Are you aware of the fact that there are 29.1 million cases of diabetics in the United States? That is equivalent to 9.3% of the population. Every year, around 1.7 million new cases are identified, while 8.1 million people with Diabetes are unaware of their condition.

Diabetes impacts negatively on your body’s capacity to handle sugar. All of the food you consume is converted to sugar and utilized as energy. High blood sugar levels arise in both situations, leading to issues with your eyes, nerves, kidneys, heart, and other organs.

So, how does it affect our smile, and how can you protect it? To begin, it is essential to consider the symptoms of Diabetes and their functions in your mouth.

Effect of people with Diabetes on Oral health

Diabetes can cause discomfort, infections, and other issues in your mouth if there is too much glucose, commonly known as sugar, in your blood. The contents of your mouth are

  • your teeth
  • the condition of your gums
  • jaw
  • tissues like your tongue, the top and bottom of your mouth, and the inside of your cheeks

Glucose is found in saliva, which is the fluid that keeps your mouth moist. High glucose levels in your saliva promote the growth of dangerous germs when your Diabetes is uncontrolled. These bacteria fuse with food to produce plaque, a soft, sticky coating. Plaque can also be caused by consuming sugary or starchy meals. Plaque can lead to tooth decay or cavities in certain people. Plaque of other sorts causes gum disease and foul breath.

If you have Diabetes, your gum disease maybe even worse and take longer to recover. Gum disease, in turn, might make it challenging to regulate your blood glucose.

Plaque present on teeth

If plaque is not eliminated, it solidifies into tartar and accumulates above the gum line. Tartar makes brushing and cleaning between the teeth more difficult. Gingivitis is characterized by red, puffy, and readily bleed gums.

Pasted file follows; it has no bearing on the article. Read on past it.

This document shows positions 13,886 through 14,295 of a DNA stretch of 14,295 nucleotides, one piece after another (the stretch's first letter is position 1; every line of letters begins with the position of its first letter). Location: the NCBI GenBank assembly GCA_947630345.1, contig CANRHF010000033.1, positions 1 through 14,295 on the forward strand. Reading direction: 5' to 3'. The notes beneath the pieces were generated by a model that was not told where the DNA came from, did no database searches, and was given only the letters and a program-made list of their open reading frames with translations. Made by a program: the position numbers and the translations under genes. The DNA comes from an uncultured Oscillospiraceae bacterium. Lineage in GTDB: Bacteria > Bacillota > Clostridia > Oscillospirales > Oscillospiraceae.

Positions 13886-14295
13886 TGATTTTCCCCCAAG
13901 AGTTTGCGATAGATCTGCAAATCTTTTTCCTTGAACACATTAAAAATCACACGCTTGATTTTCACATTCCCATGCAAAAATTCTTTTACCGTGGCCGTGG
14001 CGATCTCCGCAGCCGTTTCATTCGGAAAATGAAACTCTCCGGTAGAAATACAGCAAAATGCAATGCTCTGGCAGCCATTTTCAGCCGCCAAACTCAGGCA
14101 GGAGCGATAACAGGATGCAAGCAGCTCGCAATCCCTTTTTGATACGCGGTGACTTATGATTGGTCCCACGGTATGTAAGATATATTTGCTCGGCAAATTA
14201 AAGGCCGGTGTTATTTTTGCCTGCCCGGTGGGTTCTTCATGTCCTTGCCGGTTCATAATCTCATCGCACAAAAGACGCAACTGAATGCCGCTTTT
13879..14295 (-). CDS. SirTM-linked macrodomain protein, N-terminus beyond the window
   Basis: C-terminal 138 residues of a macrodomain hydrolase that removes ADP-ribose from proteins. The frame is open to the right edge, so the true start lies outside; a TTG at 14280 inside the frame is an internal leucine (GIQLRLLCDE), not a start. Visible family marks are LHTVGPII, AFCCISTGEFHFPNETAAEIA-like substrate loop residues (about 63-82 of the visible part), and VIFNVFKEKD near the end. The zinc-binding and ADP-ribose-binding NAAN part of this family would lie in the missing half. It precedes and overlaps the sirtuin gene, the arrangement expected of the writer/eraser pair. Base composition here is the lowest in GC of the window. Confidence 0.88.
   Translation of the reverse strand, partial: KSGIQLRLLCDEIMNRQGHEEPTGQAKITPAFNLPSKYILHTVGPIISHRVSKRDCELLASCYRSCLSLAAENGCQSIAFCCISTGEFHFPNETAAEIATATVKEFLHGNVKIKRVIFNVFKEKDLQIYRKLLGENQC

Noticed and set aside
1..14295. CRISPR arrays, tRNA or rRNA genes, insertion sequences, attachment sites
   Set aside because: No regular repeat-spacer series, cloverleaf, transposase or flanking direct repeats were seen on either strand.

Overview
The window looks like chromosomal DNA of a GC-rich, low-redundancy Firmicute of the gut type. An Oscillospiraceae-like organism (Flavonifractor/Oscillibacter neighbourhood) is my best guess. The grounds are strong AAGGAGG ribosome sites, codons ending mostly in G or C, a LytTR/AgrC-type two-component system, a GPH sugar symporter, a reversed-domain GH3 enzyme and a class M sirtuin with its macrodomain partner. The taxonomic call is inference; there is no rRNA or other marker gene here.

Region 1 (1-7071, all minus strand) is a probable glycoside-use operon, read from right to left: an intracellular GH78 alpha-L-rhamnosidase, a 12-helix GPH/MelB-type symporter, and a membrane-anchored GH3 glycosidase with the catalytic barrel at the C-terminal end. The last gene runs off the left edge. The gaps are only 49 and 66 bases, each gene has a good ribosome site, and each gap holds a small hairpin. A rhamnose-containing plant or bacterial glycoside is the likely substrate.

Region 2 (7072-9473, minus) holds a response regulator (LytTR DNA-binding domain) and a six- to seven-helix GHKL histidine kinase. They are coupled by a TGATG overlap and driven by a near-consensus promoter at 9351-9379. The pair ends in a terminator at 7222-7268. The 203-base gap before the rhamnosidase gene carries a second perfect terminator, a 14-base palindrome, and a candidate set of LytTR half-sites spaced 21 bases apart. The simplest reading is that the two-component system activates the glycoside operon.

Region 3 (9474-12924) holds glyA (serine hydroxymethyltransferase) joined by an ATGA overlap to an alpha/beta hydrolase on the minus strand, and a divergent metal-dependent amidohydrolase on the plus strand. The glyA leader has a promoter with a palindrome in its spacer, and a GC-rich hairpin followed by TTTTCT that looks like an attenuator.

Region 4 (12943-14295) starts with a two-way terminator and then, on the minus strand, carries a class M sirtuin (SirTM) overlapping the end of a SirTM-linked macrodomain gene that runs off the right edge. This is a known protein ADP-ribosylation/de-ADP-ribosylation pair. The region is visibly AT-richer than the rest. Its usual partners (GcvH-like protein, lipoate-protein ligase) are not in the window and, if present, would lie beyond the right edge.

As the plaque penetrates and develops beneath the gum line, your body fights the germs. The germs, as well as your body’s response to the illness, begin to erode the bone and tissue that keep the teeth in place. 


Symptoms of a dental issue are as follows:

  • Swollen Gums 
  • Gums bleed
  • Gum recession
  • a persistent sore or ulcer
  • your teeth have black spots or holes
  • Pain that does not go away in your mouth, cheek, or jaw
  • teeth that are coming loose
  • chewing ache
  • a change in flavor or an unpleasant aftertaste
  • foul breath that persists even after brushing your teeth

Mouth Problems

Controlling your blood sugar levels is critical whether you have type 1 or type 2 diabetes. The higher your blood sugar level, the more likely it is that you will:

  1. Cavities

 Many different kinds of bacteria live in your mouth. Plaque develops on your teeth when carbohydrates and sugars in meals and beverages interact with these bacteria. Plaque acids eat away at your teeth’ surfaces (enamel and dentin). 

Cavities and gum disease may arise as a result. The higher your blood sugar level, the more sweets, and starches are available to you — and the more acid is present to erode your teeth.

  1. Gingivitis

Diabetes weakens your immune system’s capacity to combat germs. If you don’t eliminate plaque by brushing and flossing regularly, it will solidify under your gumline into tartar (dental calculus).